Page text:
From the report:

Human Rights Watch considers the arbitrary detention, detention, and defamation of criminal cases against 1 victim in 1 of 13 of Cuba’s 15 provinces, as well as the small island of Cuba, as a “special municipality.” More than 150 people were interviewed by phone, including victims, their relatives, journalists and lawyers with direct knowledge of the case; reviewed case files, fines against protesters, press reports and publications of Cuban rights groups; and confirmed photos and videos.

Officers involved in the abuse include members of the intelligence agency, known in Cuba as “state security”; Army; National Police; And the Special National Brigade of the Ministry of the Interior, known as the “Black Berets.” Civilian government-organized groups known as the “Rapid Response Brigade” were also involved in several beatings. Prosecutors and judges, who lack independence from the government, have been active and involved in abusive criminal activity.


Free market

Its cowardly policies may make some choices in the independence sector, but New Zealand is now leading the world in free market housing reform. Yesterday, New Zealand’s Labor-led government, in support of the Conservative opposition, introduced a new bill that would require the country’s larger “Tier 1” cities to allow three-story, three-unit homes on all residential land across the city. Accessories. Another bill was introduced yesterday that would allow more dense housing in selected urban areas.

Efforts to legalize these “missing medium” housing options in response to higher housing costs gained momentum in the United States earlier this year, with the California Legislature legalizing duplexes on most residential lands across the state. Oregon passed a similar bill in 2019 to end single-family-only zoning.

Individual cities have adopted their own liberalization reforms, although their effects have been sounded red by many red tape and controls.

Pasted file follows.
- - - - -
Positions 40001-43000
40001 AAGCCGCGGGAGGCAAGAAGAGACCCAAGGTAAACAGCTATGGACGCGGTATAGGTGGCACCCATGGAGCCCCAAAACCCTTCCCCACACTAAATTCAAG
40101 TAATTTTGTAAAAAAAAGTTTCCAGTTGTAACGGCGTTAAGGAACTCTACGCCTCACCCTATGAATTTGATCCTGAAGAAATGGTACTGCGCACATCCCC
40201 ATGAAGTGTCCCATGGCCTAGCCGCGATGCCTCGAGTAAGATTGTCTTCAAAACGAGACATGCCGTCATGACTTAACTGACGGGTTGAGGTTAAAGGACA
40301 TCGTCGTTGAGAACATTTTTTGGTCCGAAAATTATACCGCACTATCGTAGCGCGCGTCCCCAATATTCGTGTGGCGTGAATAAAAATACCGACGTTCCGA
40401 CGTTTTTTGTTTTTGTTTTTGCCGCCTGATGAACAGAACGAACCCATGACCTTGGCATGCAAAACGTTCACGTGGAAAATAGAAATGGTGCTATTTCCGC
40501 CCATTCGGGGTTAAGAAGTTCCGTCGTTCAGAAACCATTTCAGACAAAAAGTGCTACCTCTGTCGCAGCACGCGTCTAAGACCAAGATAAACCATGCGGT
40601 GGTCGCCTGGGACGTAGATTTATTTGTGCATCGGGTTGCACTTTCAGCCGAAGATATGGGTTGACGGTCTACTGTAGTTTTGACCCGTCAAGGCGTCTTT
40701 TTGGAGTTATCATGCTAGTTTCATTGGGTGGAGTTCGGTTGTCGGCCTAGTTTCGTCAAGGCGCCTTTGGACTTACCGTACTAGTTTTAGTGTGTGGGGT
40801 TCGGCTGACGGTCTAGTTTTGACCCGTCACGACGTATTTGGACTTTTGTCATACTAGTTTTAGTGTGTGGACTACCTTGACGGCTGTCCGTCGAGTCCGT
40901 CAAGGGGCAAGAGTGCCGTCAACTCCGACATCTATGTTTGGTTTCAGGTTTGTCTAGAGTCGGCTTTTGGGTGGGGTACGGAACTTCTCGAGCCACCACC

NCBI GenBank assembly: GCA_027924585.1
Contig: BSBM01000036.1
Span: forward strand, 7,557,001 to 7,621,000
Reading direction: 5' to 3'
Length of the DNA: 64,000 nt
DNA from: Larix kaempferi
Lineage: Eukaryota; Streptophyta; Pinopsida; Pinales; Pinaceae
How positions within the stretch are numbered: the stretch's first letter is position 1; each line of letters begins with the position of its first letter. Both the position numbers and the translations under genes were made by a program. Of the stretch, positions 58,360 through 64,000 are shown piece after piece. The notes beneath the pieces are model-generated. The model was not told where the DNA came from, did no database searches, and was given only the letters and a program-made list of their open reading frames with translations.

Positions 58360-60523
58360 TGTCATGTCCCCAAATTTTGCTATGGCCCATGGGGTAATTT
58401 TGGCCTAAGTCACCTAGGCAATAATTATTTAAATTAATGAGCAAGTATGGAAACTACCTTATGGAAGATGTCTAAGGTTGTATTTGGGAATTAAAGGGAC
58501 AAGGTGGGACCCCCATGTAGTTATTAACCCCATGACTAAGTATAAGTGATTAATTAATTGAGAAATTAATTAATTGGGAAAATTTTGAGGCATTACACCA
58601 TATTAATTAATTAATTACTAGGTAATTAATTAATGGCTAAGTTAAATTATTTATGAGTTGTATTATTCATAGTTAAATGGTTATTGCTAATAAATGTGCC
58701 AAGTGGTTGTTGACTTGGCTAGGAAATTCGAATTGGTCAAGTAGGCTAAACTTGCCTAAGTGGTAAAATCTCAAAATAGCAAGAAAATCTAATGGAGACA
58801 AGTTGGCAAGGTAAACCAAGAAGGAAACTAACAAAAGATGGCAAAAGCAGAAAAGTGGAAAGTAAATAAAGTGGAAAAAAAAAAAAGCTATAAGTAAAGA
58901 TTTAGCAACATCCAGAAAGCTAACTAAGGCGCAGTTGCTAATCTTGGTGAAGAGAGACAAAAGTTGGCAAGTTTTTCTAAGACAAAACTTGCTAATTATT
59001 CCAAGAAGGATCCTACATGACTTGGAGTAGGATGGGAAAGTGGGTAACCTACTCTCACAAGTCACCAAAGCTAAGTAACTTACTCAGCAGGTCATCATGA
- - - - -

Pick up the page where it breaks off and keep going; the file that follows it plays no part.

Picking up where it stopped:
Let’s hope New Zealand can avoid those mistakes.


Quick link

  • Maryland officials have come up with a new solution to their wild zebra problem. More zebras!
  • Almost all Los Angeles public school teachers have been vaccinated, which Los Angeles Times A credit so that they get a job or lose their job. I wonder if it can be used to improve the actual education of teachers by making it easier to dismiss them.
  • There is another California recall card. Earlier this week, efforts to recall members of the San Francisco School Board were eligible for the ballot, reports Politico.
  • The The Washington Post Reported that members of the Biden administration considered calling the National Guard to reopen the port in Los Angeles.
  • In The Wall Street Journal, Investor Clifford Asnes argues that the real goal of President Joe Biden’s tax plan is not passive super-rich but productive, wealthy workers.
  • Argentina is expanding price controls to combat fugitive inflation. It’s a fancy idea that might just work.
  • New York Times Asks “If cannabis is legal, should all drugs be?” (The answer is yes.)
  • Caterer Chris Edwards offers 10 reasons to cut debt National Review.